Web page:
Painting is ALSO the gateway to mayhem in Patricia Highsmith’s “Ripley Under Ground.”
When we last saw “The Talented Mr. Ripley,” Tom had managed to wriggle out of being incarcerated for the murder of his affluent friend, Dickie Greenleaf. Some years have passed, and Ripley is doing quite well, a dapper respected member of society. Except for the part where he and his friends have gone into the art forgery game, selling paintings by a reclusive artist named Derwatt – who’s no longer even alive. When a nosy American collector shows up at the Derwatt exhibit in London, asking the sort of pesky questions that get people drowned in paint buckets, Ripley must once again use his many skills to gaslight Murchinson into believing that Derwatt is alive and well.
Of course things go wrong.
“Ripley Under Ground” dutifully hits many of the elements of the satisfying original, (escalating deception, deft impersonation, travelogue escapism, and unemotional murder) but it’s not quite the same.
Ripley is a lesser character here, and his actions would be incomprehensible to anyone who wasn’t mad lenient by the first book. Why would a cold-blooded mastermind volunteer the information that he’s a murderer to anyone who will listen? WHY? Furthermore, friends and family all react to the news with barely raised eyebrows, as though he’s confessed to nicking pens from the office.
Truly the biggest twist is that RIPLEY GOT MARRIED.
He even kisses his wife’s BREAST at one point, and SEEMS TO LIKE IT!
You would not have seen THAT coming!
His wife, Heloise, doesn’t add much, and is absent for most of the book, shopping and traveling in the periphery of the plot. Highsmith doesn’t know what to do with this woman who is comically dimwitted about her husband’s actions, and as much of a “beard” as the one Ripley uses to impersonate Derwatt.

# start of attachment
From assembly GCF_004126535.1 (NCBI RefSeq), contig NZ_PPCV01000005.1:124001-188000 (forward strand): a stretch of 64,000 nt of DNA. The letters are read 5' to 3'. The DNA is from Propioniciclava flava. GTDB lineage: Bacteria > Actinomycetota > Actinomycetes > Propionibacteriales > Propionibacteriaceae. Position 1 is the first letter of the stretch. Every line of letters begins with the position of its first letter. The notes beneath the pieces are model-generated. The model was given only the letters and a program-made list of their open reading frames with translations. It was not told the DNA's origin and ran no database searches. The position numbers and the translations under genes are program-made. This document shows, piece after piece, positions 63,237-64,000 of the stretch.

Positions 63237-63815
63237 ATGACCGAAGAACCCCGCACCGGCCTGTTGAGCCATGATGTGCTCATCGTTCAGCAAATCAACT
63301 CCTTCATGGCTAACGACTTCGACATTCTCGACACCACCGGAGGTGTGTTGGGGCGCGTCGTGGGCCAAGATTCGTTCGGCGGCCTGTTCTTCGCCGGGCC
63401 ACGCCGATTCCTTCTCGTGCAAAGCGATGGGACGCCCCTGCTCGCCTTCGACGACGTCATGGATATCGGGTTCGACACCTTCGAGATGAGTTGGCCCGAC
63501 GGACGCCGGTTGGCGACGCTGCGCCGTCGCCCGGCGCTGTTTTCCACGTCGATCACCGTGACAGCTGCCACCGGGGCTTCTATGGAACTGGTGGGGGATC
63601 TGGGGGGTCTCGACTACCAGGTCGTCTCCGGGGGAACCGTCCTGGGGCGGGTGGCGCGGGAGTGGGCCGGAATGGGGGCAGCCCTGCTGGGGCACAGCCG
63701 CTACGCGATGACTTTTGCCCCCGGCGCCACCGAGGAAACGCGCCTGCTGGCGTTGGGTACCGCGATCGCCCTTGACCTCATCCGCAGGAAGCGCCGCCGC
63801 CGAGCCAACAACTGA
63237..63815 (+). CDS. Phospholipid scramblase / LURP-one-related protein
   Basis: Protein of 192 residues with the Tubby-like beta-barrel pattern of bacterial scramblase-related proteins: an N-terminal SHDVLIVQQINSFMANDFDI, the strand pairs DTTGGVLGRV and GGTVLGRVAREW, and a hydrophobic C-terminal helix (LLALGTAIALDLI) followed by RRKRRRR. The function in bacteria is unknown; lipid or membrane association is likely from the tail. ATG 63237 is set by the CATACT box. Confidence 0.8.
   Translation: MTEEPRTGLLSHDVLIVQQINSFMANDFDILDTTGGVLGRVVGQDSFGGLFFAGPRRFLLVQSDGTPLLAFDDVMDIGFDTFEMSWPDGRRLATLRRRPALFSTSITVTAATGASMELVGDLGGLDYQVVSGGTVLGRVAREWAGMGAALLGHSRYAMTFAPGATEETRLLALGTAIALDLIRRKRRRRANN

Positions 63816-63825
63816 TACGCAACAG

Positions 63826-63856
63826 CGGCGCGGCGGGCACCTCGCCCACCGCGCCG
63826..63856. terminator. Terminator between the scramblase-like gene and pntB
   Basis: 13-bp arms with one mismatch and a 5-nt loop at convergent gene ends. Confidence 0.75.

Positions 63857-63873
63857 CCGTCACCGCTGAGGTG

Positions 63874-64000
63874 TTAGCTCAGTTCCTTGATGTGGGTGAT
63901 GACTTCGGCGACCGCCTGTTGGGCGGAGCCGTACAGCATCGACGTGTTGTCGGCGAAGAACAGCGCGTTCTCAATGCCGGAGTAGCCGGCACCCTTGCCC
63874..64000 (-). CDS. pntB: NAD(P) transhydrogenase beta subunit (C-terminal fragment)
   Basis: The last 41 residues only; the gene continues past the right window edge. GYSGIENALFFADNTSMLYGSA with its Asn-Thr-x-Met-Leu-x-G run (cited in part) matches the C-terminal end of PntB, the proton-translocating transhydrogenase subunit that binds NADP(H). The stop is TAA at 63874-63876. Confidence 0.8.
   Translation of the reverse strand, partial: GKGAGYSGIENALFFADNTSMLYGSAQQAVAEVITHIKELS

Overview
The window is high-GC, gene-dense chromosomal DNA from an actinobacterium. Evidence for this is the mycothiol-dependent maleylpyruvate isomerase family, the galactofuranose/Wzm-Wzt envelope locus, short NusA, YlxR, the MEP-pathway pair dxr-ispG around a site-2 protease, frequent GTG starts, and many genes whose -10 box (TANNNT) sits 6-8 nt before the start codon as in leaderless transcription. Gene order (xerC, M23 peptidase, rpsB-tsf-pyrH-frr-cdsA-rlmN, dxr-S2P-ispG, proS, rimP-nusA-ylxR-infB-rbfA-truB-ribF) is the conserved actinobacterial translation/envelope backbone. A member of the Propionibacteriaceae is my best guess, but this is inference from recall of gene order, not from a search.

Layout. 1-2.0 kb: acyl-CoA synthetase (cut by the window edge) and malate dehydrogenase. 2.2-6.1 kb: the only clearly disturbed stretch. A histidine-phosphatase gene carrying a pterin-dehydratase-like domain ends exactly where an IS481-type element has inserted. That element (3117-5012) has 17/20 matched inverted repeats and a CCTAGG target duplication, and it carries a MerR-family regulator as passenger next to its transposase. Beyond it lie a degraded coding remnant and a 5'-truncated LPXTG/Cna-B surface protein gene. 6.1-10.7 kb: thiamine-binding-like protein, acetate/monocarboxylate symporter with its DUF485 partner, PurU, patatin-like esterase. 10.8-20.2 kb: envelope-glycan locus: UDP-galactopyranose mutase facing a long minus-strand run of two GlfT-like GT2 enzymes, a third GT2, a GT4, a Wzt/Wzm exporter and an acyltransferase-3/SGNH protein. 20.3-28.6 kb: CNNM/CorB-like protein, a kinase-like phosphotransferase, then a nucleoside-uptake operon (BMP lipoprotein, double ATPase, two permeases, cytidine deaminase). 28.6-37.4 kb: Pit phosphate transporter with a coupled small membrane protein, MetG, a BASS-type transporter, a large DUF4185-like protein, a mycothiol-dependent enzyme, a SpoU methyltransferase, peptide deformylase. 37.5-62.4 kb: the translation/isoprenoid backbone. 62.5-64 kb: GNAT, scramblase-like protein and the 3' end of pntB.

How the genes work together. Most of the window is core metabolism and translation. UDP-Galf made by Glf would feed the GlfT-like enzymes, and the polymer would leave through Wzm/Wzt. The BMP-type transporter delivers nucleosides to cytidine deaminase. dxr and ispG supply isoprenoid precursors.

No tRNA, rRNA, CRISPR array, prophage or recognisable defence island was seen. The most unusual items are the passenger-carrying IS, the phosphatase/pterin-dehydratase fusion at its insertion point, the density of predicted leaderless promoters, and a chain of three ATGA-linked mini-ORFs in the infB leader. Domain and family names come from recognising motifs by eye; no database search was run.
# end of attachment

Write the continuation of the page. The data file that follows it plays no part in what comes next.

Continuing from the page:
Marriage and a boob grab aren’t really enough to dissuade the “Gay Ripley” theorists. If they’re still looking for evidence, there’s always passages like the one in which Ripley reveals that his wedding night was not consummated due to the interference of a loud parrot singing an aria from “Carmen” (which is not likely to have distracted too many hot-blooded straight males.) Or there’s this:
“It had little to do with sex, Tom thought, with any dependence on that. (…) She (Heloise) was a partner, in a way, though a passive one. With a boy or a man, Tom would have laughed more—maybe that was the main difference.”
A BOY? Eeewww. Elsewhere, Tom is grossed out by the scandalous attire of the newly liberated female sex (this is a 1970 novel, but it feels very 50s. The Beatles haven’t quite happened; Ripley is still dealing with shock from the Beats.)
“Girls wore skirts so short that Tom’s eye—unused to such gear—was drawn to intricate seaming of tights of various colors—then repelled. Goony, Tom thought. Absolutely nuts. (…) Was it possible for anybody to imagine approachable flesh under those tights that showed nothing but fortified seams and sometimes more panties under them? Breasts were visible when the girls bent for cigarettes. Which half of the girl was one supposed to look at?”
He’s just as repelled by that wacky formless jazz bebop the kids have been listening to. A question of aesthetic preferences, or is Ripley bothered by a perceived threat to the artistic and social certainties for which he has killed? His own musical preferences (the overture for Mendelssohn’s ballet of Shakespeare’s “A Midsummer’s Night Dream”) are a reminder that you can’t spell “classical” without “class.” His frequent Pan-European flights, themselves a sign of affluence, take place in planes whimsically named after Beethoven and Strauss. The novel’s tense climax – and best scene- is set in the Salzburg house in which Wolfgang Amadeus Mozart was born. (In the midst of action, Ripley finds time to complain about the low artistic quality of the portraits.)
In this context, art (painted or heard) means money, distinction, privilege. More things worth killing for.
RATING : COOL!
POST-SCRIPT: Listen to Mendelssohn’s Overture for “A Midsummer Night’s Dream” while planning some convoluted way of extricating yourself from a murder.